Lenient sentences 'hit PSNI morale' - Drew Harris
MPs have been told that morale amongst members of the PSNI is damaged when sentences perceived as lenient are given to offenders.
Assistant Chief Constable Drew Harris said there was a difference between sentencing policy in Northern Ireland and the rest of the UK.
He was speaking to members of the NI Affairs Committee.
ACC Harris said when it came to public order offences sentences were often less than those imposed in Britain.
He told MPs that the differences in sentencing does "sap morale".
He added: "It is very discouraging, but at the same time officers will always step forward to do their best."
ACC Harris was giving evidence to MPs who are currently investigating the extent of fuel smuggling in Northern Ireland.
The PSNI assistant chief constable told politicians that those criminals involved in fuel smuggling were more likely to get a suspended sentence.
He said the sentencing does not "reflect the harm that is done". He said smuggling "undermines lawful business activity".
Other the past few weeks MPs have been hearing evidence from police officers, customs officials and representatives of the tobacco and fuel industry on the extent of smuggling in Northern Ireland.
Another witness, Detective Superintendent Roy McComb, told MPs that there were other concerns about the legal process.
Det Supt McComb said there was one case centring on human trafficking which was three years old and would not come to court for months.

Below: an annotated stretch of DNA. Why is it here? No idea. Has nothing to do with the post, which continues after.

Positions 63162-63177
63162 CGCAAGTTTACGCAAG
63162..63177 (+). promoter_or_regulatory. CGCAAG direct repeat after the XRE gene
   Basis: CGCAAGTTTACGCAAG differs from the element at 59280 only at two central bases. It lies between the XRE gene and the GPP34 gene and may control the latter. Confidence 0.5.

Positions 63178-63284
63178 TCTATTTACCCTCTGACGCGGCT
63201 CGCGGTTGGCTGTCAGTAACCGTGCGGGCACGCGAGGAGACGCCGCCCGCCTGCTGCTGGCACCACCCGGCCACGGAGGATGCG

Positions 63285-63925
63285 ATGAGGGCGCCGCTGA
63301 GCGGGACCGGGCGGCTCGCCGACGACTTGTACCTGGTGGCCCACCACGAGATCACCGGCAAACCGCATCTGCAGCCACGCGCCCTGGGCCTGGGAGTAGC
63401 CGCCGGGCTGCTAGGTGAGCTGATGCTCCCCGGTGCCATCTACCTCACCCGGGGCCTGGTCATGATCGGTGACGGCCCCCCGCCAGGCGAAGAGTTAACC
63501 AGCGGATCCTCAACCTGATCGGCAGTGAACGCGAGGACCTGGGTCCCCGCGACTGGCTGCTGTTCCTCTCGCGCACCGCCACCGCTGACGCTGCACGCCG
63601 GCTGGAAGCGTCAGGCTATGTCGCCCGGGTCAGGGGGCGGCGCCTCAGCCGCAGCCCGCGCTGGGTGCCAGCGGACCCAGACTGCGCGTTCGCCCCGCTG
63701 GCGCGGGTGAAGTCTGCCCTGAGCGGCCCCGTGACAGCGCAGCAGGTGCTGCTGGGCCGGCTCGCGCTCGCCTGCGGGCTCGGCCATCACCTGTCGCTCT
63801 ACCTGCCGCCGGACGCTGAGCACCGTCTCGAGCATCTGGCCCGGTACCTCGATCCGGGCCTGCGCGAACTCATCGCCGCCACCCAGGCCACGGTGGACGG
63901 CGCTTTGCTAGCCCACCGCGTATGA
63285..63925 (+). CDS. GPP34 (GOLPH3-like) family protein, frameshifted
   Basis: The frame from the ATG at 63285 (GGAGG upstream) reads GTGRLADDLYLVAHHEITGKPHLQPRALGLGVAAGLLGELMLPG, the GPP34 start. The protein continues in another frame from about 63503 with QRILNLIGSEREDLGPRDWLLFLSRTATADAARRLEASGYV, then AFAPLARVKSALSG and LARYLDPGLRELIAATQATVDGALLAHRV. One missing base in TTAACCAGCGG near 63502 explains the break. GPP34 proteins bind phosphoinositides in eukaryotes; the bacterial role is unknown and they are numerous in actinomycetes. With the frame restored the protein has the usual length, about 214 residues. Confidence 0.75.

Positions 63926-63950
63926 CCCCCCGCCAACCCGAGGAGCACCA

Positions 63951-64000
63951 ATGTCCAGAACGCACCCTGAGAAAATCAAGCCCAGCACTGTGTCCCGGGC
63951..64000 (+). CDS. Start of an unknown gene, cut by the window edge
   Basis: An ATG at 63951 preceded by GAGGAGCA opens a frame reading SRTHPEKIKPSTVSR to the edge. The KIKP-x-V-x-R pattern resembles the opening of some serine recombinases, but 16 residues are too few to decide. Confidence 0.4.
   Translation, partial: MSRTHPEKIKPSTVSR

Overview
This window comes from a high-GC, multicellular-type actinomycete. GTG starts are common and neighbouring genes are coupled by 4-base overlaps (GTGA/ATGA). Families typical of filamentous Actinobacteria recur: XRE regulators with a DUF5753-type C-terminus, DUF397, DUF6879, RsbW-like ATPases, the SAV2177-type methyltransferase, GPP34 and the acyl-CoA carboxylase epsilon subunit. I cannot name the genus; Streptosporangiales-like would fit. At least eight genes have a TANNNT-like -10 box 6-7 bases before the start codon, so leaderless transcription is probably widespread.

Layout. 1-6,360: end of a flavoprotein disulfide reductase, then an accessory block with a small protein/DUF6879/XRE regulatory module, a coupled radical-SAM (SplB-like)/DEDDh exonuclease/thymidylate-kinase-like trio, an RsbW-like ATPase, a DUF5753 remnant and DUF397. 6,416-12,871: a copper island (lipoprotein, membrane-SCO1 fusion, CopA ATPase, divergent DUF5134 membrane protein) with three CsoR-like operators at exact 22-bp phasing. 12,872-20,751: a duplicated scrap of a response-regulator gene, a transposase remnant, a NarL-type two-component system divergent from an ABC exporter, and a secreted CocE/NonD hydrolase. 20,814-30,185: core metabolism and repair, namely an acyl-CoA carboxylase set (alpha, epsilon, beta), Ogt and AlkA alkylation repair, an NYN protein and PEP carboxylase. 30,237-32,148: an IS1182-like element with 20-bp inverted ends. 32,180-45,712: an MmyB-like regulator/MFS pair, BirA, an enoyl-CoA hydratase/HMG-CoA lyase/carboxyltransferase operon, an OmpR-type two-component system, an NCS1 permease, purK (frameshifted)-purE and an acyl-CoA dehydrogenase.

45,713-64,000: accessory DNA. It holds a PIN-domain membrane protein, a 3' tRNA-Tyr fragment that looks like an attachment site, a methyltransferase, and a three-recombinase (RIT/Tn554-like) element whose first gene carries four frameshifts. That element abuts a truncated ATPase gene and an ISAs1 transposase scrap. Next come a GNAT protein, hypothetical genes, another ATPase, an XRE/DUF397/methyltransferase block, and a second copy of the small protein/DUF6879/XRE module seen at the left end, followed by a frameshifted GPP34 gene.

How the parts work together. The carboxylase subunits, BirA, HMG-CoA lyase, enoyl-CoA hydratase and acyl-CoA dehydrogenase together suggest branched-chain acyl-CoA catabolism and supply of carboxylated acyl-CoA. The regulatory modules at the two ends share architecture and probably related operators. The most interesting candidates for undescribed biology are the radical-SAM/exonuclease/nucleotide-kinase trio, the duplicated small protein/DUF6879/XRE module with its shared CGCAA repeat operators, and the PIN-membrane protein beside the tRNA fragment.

He said "what frustrates us is the process before people get sentenced".
Commenting on the PSNI's role, he said "it is the process that is as frustrating as the sentencing".
Back in September, MPs were told that in the past 10 years there have only been four custodial sentences for fuel smuggling or fuel laundering in Northern Ireland.
North Antrim MP Ian Paisley claimed at the time that Customs officials were using 18th century tools to deal with a 21st century problem.
However at the same meeting Mike Norgrove, the director of excise at Revenue and Customs, said his staff were being successful in disrupting smugglers and those laundering fuel.
He said in dealing with cross-border operations the best solution was not always a prosecution.
He said that often illegal plants could be removed with the help of other agencies.
Mr Paisley, who sits on the Northern Ireland Affairs Committee, welcomed the evidence from the two PSNI officers.
He asked them to submit their concerns in writing so that their observations and criticisms could be used to recommend improvements to the judicial process.